How to Develop Your Writing Style
Your writing style is the manner in which you express yourself, and it evolves naturally over time. It develops from a combination of your personality, your reading choices, and conscious decisions you make while writing. So, what can you do to develop your writing style? Thinking about it too much can result in mannered, stilted prose, but you can do some basic things to help develop your style naturally.
Read voraciously, read broadly, and read the classics. Great literature can be your best teacher, but don't be afraid of contemporary or genre fiction either.
"Young or beginning writers must be urged to read widely, ceaselessly, both classics and contemporaries, for, without an immersion in the history of the craft, one is doomed to remain an amateur," Joyce Carol Oates wrote in "The Faith of a Writer."
There's no substitute for simply writing as much as you can. In the beginning, don't worry so much about publishing; that can come later. Attempt different genres. Nonfiction and especially poetry have something to teach as well. Again, don't worry about influence in the beginning, and don't worry if what you're writing seems bad. Write because you love it, and trust that you'll grow into your style.
Use Words That Come Naturally to You
Though you should strive to enlarge your vocabulary, stick to words you use in real life. If you're using a word only to sound impressive, you're likely to misuse it or use it awkwardly. In other words, don't allow a desire to use a particular word or phrase drive your writing. The needs of your writing should dictate the words you choose.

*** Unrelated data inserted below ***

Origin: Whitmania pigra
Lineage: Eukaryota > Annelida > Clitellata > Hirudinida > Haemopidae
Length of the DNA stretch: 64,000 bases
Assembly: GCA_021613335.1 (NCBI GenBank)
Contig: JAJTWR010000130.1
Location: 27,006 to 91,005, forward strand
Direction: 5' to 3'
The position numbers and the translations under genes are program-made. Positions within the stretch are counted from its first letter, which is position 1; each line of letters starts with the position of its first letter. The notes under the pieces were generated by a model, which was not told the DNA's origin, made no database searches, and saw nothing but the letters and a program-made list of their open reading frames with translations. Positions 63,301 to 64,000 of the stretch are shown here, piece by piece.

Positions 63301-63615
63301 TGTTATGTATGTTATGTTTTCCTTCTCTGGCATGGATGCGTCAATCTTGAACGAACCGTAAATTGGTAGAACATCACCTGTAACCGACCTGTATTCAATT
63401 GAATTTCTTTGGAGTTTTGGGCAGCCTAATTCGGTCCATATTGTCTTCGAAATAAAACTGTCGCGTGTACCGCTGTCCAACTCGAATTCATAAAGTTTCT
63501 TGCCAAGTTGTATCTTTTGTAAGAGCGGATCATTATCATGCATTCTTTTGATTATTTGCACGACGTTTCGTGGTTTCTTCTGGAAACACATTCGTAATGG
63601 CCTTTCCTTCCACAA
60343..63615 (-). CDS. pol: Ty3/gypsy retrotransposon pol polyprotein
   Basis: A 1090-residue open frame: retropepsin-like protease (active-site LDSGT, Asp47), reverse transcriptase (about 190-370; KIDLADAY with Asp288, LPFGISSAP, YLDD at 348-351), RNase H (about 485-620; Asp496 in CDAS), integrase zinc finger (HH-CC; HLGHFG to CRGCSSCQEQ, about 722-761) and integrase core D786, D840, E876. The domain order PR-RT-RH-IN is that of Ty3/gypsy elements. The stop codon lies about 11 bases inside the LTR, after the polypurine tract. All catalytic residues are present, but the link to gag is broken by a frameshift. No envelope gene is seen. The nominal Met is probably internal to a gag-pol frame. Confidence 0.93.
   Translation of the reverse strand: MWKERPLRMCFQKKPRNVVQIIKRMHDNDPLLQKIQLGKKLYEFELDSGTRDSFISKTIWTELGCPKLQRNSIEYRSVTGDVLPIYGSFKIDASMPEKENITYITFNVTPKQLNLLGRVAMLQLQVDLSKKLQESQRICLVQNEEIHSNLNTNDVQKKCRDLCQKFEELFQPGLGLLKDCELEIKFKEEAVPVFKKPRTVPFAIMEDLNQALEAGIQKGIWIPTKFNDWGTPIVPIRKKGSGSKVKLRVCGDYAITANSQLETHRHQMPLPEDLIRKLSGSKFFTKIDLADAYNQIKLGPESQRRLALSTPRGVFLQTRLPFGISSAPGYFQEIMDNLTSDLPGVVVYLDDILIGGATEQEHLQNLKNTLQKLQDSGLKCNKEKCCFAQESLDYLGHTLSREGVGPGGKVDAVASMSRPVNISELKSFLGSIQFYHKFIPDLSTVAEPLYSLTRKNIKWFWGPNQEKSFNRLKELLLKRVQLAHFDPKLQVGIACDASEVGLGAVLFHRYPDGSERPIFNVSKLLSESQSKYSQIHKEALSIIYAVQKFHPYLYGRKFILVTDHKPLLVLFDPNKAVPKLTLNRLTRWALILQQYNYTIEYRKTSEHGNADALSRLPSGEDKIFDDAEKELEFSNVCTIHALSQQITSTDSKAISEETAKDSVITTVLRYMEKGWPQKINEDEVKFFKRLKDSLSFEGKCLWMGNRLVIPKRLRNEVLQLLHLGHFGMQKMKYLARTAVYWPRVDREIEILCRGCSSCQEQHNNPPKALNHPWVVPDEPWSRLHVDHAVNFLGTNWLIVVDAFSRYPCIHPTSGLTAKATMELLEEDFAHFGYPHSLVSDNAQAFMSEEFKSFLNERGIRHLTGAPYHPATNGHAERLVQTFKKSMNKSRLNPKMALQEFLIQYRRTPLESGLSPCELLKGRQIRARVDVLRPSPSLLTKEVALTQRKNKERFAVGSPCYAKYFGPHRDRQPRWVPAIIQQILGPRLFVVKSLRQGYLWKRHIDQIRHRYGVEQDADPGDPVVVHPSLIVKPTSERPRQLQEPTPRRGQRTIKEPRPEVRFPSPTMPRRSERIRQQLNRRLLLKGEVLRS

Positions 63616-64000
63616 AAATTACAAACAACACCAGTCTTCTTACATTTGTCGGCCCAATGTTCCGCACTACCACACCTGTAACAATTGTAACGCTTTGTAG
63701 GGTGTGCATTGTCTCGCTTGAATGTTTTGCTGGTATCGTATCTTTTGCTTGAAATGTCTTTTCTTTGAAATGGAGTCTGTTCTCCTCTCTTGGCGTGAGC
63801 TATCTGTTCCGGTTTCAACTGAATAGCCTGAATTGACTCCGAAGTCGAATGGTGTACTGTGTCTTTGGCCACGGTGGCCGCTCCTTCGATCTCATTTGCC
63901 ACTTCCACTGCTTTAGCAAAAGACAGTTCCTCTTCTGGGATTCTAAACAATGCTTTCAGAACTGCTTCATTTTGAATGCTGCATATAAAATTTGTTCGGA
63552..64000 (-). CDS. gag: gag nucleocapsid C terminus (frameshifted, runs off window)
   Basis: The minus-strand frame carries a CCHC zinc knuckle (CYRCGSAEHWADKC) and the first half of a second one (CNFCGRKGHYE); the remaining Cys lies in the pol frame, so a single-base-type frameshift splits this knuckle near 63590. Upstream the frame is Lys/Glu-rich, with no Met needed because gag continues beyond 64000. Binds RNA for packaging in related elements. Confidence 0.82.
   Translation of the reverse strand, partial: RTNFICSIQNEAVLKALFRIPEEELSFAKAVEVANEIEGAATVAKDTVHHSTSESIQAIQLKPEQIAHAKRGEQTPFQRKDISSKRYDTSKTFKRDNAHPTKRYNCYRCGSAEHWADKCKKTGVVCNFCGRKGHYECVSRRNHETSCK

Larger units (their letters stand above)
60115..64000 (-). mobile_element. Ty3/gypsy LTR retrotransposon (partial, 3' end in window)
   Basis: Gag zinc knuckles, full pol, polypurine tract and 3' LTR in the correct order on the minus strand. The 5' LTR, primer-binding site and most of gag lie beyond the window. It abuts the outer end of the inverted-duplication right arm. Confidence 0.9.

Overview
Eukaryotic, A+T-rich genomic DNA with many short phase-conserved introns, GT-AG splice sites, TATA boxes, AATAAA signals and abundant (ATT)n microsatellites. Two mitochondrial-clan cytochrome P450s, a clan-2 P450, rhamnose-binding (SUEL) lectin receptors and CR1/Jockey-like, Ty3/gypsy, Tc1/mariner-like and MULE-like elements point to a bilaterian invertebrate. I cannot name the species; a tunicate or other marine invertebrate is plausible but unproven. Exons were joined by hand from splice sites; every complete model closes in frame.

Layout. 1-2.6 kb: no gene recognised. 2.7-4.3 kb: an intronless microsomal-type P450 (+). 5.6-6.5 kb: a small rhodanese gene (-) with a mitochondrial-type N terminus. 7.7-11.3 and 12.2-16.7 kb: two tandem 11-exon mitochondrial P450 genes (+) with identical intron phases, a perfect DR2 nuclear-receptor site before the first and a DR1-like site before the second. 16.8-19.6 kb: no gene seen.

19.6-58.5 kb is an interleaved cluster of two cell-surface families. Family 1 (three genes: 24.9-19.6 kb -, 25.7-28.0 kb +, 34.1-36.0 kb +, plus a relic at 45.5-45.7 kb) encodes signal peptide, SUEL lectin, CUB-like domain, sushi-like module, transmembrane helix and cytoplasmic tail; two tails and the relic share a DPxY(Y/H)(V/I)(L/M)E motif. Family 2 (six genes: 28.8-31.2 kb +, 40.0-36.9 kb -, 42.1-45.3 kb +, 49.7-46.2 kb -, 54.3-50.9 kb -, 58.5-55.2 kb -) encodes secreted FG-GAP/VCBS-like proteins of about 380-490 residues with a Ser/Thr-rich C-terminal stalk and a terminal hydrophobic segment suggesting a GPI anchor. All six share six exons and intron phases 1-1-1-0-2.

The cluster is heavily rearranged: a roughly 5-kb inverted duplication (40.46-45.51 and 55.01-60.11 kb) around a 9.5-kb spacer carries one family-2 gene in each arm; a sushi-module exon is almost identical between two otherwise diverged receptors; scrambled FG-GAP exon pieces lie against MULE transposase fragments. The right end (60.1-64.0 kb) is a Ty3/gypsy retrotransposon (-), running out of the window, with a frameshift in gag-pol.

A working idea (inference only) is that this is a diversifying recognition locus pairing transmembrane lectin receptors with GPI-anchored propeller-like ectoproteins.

Your goal is to communicate. Make sure each sentence is as direct and simple as possible. You want to make it easy for your readers, so they have the pleasure of getting lost in your prose. Awkward writing takes readers out of the fictional dream you're working so hard to create.
Though it's hard to avoid cliches completely, struggle to craft original sentences, metaphors, and expressions. Think twice before going with the easiest turn of phrase unless anything else would sound unnatural.
Experiment with individual sentences, seeing if they can be rephrased to use fewer words. Don't say, "He walked across the sidewalk with the cracked cement to the field," when you can say, "He walked across the cracked sidewalk to the field," for instance. Or, for another example, don't say, "Make sure each sentence is composed as directly and as simply as possible," when you can say, "Write each sentence as directly and simply as possible."
Clear, detailed writing makes your prose come to life. Struggle to find just the right words for your descriptions. If necessary, do a little research. There's great pleasure in knowing the names for things and in using those names. Saying that "the gray-haired woman sat by the window tatting a doily," for instance, is more descriptive and more vivid than, "The old woman sat in the corner working on something." Precision is not a matter of filling a sentence with modifiers, however. It's a question of choosing the best, most accurate nouns and verbs.
Pay Attention to Word Choice
The English language has at least 250,000 words, more than "most comparable world languages," according to the folks at Oxford. Because English is such a mutt of a language, we almost always have synonyms at our disposal. Buy a good thesaurus and make the most of our rich linguistic heritage.
Use Basic Literary Devices
As a writer, you also will make choices about things like figurative language. While you're thinking about style, review some basic literary terms, such as metaphor, simile, and irony. Getting familiar with the tools at your disposal also will help you develop your style.